Ever since the symbiosis between anaerobic methanotrophic (ANME) archaea and sulfate reducing bacteria (SRB) was discovered a couple of decades ago, the inner workings of this close partnership has remained a mystery. What became clear relatively quickly was that the ANME appeared to oxidize methane in an energetically anemic process, and the SRB generated an energetic windfall by reducing sulfate, presumably with the electrons from their ANME neighbors. However, the precise nature of that electron-rich go-between remained unclear - diffusable molecules like hydrogen, formate, or acetate were all ruled out. A recent study out of the Orphan lab at Caltech (COI alert: my PhD home) suggests that ANME release reducing power through direct electron transfer - it's a compelling marriage of anabolic nanoSIMS data, modeling, and metagenomics analysis.

Full paper [here], and abstract below:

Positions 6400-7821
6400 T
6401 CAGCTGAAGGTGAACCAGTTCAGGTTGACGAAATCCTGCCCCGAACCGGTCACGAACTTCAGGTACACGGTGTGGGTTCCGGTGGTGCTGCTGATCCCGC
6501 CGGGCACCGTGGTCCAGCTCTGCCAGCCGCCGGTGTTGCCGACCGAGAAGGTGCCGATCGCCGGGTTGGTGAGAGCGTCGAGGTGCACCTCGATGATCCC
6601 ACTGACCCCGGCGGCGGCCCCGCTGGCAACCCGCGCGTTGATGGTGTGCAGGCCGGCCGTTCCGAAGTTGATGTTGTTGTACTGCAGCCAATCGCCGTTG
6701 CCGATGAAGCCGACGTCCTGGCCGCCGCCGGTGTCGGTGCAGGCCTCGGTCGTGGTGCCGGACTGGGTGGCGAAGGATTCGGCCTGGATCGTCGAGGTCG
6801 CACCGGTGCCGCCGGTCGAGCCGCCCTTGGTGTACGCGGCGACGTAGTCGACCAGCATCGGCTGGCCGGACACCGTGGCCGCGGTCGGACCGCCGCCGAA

Multicellular assemblages of microorganisms are ubiquitous in nature, and the proximity afforded by aggregation is thought to permit intercellular metabolic coupling that can accommodate otherwise unfavourable reactions. Consortia of methane-oxidizing archaea and sulphate-reducing bacteria are a well-known environmental example of microbial co-aggregation; however, the coupling mechanisms between these paired organisms is not well understood, despite the attention given them because of the global significance of anaerobic methane oxidation. Here we examined the influence of interspecies spatial positioning as it relates to biosynthetic activity within structurally diverse uncultured methane-oxidizing consortia by measuring stable isotope incorporation for individual archaeal and bacterial cells to constrain their potential metabolic interactions. In contrast to conventional models of syntrophy based on the passage of molecular intermediates, cellular activities were found to be independent of both species intermixing and distance between syntrophic partners within consortia. A generalized model of electric conductivity between co-associated archaea and bacteria best fit the empirical data. Combined with the detection of large multi-haem cytochromes in the genomes of methanotrophic archaea and the demonstration of redox-dependent staining of the matrix between cells in consortia, these results provide evidence for syntrophic coupling through direct electron transfer.

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